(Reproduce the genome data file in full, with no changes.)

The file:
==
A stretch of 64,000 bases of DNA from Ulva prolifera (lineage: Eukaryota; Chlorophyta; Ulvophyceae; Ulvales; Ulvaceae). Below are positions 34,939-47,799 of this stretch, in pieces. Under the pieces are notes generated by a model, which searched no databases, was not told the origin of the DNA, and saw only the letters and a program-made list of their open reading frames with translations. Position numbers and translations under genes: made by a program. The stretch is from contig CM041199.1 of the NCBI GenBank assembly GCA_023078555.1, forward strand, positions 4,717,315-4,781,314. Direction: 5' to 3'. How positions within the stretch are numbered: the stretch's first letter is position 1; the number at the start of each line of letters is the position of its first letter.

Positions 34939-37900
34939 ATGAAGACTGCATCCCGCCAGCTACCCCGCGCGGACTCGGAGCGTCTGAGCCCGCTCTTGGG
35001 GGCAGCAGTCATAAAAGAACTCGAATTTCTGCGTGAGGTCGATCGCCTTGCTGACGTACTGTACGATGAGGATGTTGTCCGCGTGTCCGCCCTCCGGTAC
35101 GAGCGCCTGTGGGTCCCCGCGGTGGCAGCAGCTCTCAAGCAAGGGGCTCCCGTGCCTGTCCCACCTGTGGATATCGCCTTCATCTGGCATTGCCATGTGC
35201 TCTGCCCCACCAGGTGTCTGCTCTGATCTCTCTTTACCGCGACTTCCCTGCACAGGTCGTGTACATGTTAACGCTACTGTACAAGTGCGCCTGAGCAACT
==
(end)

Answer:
A stretch of 64,000 bases of DNA from Ulva prolifera (lineage: Eukaryota; Chlorophyta; Ulvophyceae; Ulvales; Ulvaceae). Below are positions 34,939-47,799 of this stretch, in pieces. Under the pieces are notes generated by a model, which searched no databases, was not told the origin of the DNA, and saw only the letters and a program-made list of their open reading frames with translations. Position numbers and translations under genes: made by a program. The stretch is from contig CM041199.1 of the NCBI GenBank assembly GCA_023078555.1, forward strand, positions 4,717,315-4,781,314. Direction: 5' to 3'. How positions within the stretch are numbered: the stretch's first letter is position 1; the number at the start of each line of letters is the position of its first letter.

Positions 34939-37900
34939 ATGAAGACTGCATCCCGCCAGCTACCCCGCGCGGACTCGGAGCGTCTGAGCCCGCTCTTGGG
35001 GGCAGCAGTCATAAAAGAACTCGAATTTCTGCGTGAGGTCGATCGCCTTGCTGACGTACTGTACGATGAGGATGTTGTCCGCGTGTCCGCCCTCCGGTAC
35101 GAGCGCCTGTGGGTCCCCGCGGTGGCAGCAGCTCTCAAGCAAGGGGCTCCCGTGCCTGTCCCACCTGTGGATATCGCCTTCATCTGGCATTGCCATGTGC
35201 TCTGCCCCACCAGGTGTCTGCTCTGATCTCTCTTTACCGCGACTTCCCTGCACAGGTCGTGTACATGTTAACGCTACTGTACAAGTGCGCCTGAGCAACT